Saturday, April 21, 2001

Meeting on river is first step

Area leaders trade ideas on water projects

By Jennifer Mrozowski
The Cincinnati Enquirer

        About 90 community leaders set out from Coney Island aboard BB Riverboats' River Queen Friday to discuss ideas on riverfront projects.

        The meeting brought together legislators, project organizers, conservationists, business leaders and more than a few avid bicyclers. Collaborators spanned communities from Ripley, Ohio, to Rising Sun, Ind.

        For six hours, they were a captive audience as the boat crawled along the river at about two mph.

        “One of the things we felt was lacking was the knowledge of one another's work,” said Jan Rubens, program associate at the Metropolitan Growth Alliance.

        “This is sort of a first step of bringing people together (who are) active in Ohio River corridor projects.”

        Metropolitan Growth Alliance, an outgrowth of the Greater Cincinnati Foundation, promotes regional thinking among the 13 counties in the Tristate.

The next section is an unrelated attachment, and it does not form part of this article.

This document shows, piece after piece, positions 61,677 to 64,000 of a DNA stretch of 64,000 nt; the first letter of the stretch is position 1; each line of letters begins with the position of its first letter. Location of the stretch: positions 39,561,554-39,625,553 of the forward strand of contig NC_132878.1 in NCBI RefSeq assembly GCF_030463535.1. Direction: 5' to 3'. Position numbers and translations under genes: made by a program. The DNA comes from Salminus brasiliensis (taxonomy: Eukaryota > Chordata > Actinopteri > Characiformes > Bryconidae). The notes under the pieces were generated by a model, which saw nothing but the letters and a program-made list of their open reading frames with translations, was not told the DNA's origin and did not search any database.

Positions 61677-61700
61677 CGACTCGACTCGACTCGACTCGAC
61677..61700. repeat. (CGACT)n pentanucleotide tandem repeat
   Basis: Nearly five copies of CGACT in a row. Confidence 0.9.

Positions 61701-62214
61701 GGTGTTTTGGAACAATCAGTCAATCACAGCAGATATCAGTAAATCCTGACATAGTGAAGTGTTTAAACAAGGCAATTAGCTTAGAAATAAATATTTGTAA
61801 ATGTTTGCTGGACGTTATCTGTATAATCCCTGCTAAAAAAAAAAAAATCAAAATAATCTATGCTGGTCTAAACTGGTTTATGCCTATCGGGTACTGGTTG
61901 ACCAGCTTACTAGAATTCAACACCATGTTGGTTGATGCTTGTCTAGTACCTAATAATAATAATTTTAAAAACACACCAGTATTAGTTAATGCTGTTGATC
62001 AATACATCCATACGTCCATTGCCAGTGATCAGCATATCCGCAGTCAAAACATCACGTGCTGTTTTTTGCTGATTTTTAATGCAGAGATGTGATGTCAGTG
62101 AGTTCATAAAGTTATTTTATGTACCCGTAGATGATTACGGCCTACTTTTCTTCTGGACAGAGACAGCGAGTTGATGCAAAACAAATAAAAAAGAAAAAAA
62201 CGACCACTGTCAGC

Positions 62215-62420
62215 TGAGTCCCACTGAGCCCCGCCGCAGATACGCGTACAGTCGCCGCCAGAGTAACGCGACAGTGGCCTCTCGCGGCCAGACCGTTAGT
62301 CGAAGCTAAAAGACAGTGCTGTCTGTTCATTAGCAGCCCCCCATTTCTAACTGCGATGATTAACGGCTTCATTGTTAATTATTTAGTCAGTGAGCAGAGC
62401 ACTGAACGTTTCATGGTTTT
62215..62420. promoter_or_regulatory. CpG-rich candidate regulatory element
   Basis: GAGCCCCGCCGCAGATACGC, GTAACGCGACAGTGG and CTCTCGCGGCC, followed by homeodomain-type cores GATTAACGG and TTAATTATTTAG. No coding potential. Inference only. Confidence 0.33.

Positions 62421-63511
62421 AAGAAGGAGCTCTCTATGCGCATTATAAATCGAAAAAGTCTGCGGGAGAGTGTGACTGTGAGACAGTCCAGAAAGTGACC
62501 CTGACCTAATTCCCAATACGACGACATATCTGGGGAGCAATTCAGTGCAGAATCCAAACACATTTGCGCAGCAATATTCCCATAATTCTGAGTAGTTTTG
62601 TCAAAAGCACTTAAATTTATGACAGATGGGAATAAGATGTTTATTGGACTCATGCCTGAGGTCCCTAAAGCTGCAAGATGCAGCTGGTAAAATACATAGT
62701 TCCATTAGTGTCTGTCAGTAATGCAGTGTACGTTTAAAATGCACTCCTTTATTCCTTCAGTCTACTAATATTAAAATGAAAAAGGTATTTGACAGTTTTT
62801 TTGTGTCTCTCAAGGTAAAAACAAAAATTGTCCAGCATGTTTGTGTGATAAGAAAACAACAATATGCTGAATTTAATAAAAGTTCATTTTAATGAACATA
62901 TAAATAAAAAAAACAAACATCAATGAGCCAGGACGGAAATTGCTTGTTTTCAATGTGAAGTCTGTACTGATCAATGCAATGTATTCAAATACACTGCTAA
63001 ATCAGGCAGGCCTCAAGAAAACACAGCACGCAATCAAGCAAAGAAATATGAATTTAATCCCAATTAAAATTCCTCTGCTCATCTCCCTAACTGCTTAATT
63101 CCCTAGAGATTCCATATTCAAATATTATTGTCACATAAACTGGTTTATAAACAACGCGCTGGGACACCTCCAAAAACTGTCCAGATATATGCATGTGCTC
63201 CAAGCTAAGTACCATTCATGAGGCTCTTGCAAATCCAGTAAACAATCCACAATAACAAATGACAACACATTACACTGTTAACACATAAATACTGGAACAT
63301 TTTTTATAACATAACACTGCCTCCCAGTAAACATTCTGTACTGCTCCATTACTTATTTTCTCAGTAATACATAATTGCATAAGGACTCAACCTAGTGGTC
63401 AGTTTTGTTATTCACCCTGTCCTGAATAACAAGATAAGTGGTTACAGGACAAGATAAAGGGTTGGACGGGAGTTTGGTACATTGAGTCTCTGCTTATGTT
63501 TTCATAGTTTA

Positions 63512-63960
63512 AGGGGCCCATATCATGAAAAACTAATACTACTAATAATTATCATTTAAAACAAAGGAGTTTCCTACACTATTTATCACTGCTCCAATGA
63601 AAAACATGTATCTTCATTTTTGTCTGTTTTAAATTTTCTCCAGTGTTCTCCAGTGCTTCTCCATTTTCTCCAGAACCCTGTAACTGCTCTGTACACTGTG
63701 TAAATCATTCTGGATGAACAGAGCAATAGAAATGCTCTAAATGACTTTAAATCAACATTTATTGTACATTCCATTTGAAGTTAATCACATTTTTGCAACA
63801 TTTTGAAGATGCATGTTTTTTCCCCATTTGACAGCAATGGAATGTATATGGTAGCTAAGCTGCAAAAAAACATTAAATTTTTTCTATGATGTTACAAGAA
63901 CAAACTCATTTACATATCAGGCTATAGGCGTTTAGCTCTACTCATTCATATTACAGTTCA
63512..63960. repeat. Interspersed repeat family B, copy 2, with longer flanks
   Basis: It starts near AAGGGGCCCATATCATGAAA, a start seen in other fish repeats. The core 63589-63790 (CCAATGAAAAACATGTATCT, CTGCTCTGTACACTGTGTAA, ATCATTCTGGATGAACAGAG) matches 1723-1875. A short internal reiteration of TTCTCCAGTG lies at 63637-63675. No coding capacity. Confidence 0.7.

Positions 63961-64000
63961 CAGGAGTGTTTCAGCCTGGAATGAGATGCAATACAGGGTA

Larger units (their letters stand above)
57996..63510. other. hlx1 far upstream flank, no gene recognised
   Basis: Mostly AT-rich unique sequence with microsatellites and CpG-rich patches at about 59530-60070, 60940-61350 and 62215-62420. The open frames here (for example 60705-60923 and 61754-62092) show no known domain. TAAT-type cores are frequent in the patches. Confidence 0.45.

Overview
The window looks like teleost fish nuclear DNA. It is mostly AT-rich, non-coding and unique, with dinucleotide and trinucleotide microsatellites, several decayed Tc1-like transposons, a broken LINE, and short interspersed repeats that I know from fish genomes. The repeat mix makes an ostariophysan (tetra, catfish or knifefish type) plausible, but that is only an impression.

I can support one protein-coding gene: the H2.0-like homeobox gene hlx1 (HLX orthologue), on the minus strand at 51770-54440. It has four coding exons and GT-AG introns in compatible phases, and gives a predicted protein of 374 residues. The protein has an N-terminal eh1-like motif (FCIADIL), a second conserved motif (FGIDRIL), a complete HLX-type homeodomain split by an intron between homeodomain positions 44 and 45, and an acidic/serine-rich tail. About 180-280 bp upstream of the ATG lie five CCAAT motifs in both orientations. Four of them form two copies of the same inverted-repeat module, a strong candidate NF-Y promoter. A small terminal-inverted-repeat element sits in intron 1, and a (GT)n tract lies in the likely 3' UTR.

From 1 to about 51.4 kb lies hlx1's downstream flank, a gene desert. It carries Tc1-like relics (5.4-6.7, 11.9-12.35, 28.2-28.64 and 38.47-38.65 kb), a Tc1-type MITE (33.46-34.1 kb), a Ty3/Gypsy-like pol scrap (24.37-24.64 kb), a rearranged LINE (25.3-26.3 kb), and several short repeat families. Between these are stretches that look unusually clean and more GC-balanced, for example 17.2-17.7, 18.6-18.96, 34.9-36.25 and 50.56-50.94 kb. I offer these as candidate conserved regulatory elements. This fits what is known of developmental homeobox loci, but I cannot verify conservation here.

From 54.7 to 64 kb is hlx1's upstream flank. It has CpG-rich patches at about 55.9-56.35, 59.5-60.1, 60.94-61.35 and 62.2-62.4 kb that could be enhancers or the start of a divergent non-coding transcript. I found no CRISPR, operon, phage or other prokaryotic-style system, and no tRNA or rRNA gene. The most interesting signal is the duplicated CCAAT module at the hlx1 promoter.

Michael J. Hammons, president of the Northern Kentucky regional development organization Forward Quest, said the meeting bolstered that group's River Path project in Boone, Kenton and Campbell counties.

        “The Ohio River is a valuable resource in Greater Cincinnati, but we don't maximize its potential,” Mr. Hammons said.

        “We have little public access to the river — very few parks and trails. ... If we can take advantage of these ideas, we can make the river an asset everyone can enjoy.”

        The passengers developed some collective goals during the marathon meeting, such as a shared list of their projects and funding sources.

        “We're not in competition with each other, but for the greater good we're going to help one another,” said Tracy Nemenz, director of tourism for the Greater Cincinnati Convention and Visitors Bureau.

        Some participants walked away enthused about possible riverfront projects.

        “I can now go back and say there are a lot of different things happening on the Ohio River in 100 different communities,” said Chrystie Keenan, city tourism director for Maysville, Ky.

        “We have a nice riverfront that can be developed into an attraction. I think if you can get people behind you with a vision, anything is possible.”


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